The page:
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ex-bunker dunker

tank round

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i have one sitting in my room, its inert obviously, but i do not know anything about it, my grandfather was a tank gunner in WWII, its got a wooden projectile in it now, i will post pictures later when im not half awake, im really curious to find out what it was from.

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How do you know its inert? Whack the fire out of it with a hammer and let us know what happens.

It might be "ert".

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well i've had it for alot of years, and know that there are a few older folks on here who might be interested in helping me find out its origins and stuff.... how about i point it at you when i whack the primer cwm40.gif

 

edit;

THE bottom reads3 in mk 9 mod 0.50 cal

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That's a machine gun round from one of the Browning .50 calibers the Sherman carried.

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75mm Sherman shell...3 in being the key number (75mm = 2.9528", close enough to 3)..I think the 0.50 caliber designation is barrel length. Any tankers out there??? even current ones..I think they still use that designation

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How do you know its inert? Whack the fire out of it with a hammer and let us know what happens.

It might be "ert".

 

4h2or37.jpg

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That's a machine gun round from one of the Browning .50 calibers the Sherman carried.

 

 

It's more likely a naval anti-aircraft round. The caliber nomenclature refers to the relationship between the diameter of the round and length of the gun:

 

150" gun by 3" round = 3" 50cal

 

I was a cavalry scout on a Sheridan tank and I don't remember the Army using that type of designation. IF I remember correctly the rounds were identified only by bore size (152mm) and type (HEAT, HE, AP). I don't think there was any reference to bore length.

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It's more likely a naval anti-aircraft round. The caliber nomenclature refers to the relationship between the diameter of the round and length of the gun:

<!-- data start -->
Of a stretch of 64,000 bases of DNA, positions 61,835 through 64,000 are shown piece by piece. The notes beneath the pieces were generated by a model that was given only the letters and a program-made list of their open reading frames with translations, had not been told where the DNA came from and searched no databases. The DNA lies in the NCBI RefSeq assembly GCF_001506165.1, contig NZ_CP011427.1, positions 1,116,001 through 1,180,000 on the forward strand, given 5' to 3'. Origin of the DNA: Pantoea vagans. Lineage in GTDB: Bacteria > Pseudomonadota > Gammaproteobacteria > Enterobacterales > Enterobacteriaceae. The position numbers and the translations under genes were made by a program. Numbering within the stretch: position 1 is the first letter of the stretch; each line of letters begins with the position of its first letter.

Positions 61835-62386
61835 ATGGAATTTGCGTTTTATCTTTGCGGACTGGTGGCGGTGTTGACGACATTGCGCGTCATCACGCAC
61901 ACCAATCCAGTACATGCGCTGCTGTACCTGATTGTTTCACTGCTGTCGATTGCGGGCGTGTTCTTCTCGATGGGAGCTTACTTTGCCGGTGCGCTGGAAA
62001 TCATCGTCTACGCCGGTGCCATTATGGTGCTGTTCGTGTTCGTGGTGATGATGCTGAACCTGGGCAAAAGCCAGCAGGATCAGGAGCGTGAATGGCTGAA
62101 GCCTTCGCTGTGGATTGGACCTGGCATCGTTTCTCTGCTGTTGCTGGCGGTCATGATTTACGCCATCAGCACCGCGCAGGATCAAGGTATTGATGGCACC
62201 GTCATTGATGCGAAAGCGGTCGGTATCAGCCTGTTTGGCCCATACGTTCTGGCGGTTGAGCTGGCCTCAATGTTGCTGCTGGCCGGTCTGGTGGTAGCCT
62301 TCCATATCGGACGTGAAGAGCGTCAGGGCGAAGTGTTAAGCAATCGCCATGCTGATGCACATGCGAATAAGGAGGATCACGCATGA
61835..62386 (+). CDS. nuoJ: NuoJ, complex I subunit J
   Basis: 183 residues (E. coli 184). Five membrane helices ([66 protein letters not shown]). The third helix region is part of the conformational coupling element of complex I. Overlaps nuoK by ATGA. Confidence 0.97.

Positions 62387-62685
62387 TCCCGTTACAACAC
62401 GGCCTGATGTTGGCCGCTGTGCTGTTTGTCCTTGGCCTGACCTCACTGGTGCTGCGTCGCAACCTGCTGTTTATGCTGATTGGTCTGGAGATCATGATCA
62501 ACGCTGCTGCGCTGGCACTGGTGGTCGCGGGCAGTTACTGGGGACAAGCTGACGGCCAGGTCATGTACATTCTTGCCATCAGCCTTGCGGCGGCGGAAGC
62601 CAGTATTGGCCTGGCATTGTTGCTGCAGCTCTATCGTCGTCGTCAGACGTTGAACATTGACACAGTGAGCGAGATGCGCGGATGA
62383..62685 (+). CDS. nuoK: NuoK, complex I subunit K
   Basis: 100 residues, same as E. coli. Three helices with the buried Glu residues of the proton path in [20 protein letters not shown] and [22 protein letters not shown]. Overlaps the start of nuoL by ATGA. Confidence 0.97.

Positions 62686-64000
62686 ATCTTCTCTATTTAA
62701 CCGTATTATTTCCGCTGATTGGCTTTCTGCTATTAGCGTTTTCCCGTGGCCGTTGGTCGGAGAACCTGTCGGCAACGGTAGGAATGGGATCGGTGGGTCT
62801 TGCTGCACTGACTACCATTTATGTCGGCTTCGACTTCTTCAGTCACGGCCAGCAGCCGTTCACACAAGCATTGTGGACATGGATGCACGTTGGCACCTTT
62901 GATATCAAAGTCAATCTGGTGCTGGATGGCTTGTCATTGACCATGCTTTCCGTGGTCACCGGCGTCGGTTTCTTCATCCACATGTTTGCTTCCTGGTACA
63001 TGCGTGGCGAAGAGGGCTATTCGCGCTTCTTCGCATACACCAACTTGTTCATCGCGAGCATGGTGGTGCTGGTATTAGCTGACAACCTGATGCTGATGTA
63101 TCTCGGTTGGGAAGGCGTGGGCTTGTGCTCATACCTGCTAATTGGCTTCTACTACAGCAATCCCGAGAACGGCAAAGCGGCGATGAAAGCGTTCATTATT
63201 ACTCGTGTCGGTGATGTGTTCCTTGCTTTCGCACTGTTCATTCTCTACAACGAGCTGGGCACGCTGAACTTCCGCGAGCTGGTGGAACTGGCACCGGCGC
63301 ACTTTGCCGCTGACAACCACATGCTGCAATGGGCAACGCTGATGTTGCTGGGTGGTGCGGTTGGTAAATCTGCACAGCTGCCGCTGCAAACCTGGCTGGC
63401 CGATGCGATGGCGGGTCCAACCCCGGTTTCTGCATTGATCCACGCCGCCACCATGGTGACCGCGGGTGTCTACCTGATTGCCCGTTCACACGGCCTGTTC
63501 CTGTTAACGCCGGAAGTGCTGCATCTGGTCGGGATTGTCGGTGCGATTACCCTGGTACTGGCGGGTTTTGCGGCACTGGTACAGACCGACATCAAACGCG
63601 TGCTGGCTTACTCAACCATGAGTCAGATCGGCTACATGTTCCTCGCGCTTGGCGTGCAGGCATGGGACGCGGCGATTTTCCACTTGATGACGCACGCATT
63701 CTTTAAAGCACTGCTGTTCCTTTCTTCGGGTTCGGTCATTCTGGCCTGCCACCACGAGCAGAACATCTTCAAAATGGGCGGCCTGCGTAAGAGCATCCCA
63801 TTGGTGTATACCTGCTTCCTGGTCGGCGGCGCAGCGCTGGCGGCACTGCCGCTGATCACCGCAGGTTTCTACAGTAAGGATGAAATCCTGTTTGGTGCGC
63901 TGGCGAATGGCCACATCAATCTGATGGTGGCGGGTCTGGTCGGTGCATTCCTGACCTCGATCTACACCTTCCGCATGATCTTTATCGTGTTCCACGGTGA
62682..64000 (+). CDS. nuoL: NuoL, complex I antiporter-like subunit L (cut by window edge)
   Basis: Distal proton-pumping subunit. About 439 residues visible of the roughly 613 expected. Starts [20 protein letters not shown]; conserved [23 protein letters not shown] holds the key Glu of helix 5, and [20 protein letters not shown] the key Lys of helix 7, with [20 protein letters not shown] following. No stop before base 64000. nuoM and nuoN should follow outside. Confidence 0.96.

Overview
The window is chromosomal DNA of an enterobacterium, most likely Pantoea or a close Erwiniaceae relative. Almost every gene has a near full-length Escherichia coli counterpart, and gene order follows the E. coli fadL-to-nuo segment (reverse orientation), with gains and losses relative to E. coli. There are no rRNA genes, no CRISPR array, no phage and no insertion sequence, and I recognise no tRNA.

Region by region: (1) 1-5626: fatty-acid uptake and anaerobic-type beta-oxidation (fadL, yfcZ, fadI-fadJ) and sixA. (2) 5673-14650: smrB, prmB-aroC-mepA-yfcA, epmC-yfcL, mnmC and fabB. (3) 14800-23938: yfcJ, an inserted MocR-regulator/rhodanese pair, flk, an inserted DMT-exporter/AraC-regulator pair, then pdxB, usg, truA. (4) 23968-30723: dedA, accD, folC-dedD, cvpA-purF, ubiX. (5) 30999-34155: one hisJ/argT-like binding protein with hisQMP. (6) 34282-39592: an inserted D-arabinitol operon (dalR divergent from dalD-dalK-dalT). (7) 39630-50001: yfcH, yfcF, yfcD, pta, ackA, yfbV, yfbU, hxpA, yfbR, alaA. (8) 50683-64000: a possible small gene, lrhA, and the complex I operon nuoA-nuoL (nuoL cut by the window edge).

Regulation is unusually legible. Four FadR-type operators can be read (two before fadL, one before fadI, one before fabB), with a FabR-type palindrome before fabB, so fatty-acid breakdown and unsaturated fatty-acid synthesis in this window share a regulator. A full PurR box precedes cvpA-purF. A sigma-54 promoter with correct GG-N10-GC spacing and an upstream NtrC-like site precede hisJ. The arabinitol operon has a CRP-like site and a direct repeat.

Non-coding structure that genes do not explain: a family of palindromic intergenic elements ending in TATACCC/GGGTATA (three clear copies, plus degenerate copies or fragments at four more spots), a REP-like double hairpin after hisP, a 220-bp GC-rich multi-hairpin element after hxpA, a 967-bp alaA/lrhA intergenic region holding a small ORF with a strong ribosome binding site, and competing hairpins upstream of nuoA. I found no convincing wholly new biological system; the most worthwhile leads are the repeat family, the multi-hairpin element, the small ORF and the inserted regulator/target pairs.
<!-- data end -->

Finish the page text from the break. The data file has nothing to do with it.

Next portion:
150" gun by 3" round = 3" 50cal

 

I was a cavalry scout on a Sheridan tank and I don't remember the Army using that type of designation. IF I remember correctly the rounds were identified only by bore size (152mm) and type (HEAT, HE, AP). I don't think there was any reference to bore length.

 

 

I would agree if it said 50cal, but this says .50cal per dunker headscratch.gif

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That sounds like something you would find on navy deck gun ammo, not army tank ammo.

 

Based on what you told us--that would be a round/replica from a 3"/50 cal deck gun (or 3/50 or 3 in/50 etc..) Nomenclature means the gun had a three inch diameter (caliber) barrel; and it was rifled so that there was one complete turn (360 degrees) of rifling in any 50 inch length of the barrel. (A rifling constant of one turn per 50 inches of length.)

 

Ask a squid (who has been around awhile--I'd guess prior to 1930 based on the Mk9 designation)

 

[On the Sheridan/M551--believe 152mm was the antitank missile's cal. The regular tank ammo the 551 fired was same 105mm ammo that the M60 main gun used. Had some kind of slick hydraulic system that allowed firing of both rounds from the same gun???]

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That sounds like something you would find on navy deck gun ammo, not army tank ammo.

 

Ask a squid (who has been around awhile)

 

[On the Sheridan/M551--believe 152mm was the antitank missile's cal. The regular tank ammo the 551 fired was same 105mm ammo that the M60 main gun used. Had some kind of slick hydraulic system that allowed firing of both rounds from the same gun???]

 

 

Nope...both rounds were the same diameter. The shilleglah missile is longer than the conv round. I've fired both.

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Nope...both rounds were the same diameter. The shilleglah missile is longer than the conv round. I've fired both.

 

 

Sorry--I was a grunt. I never saw a missile get fired. Remember the tankers having major concerns about the breach hydraulic system that was unique to the Sheridan.

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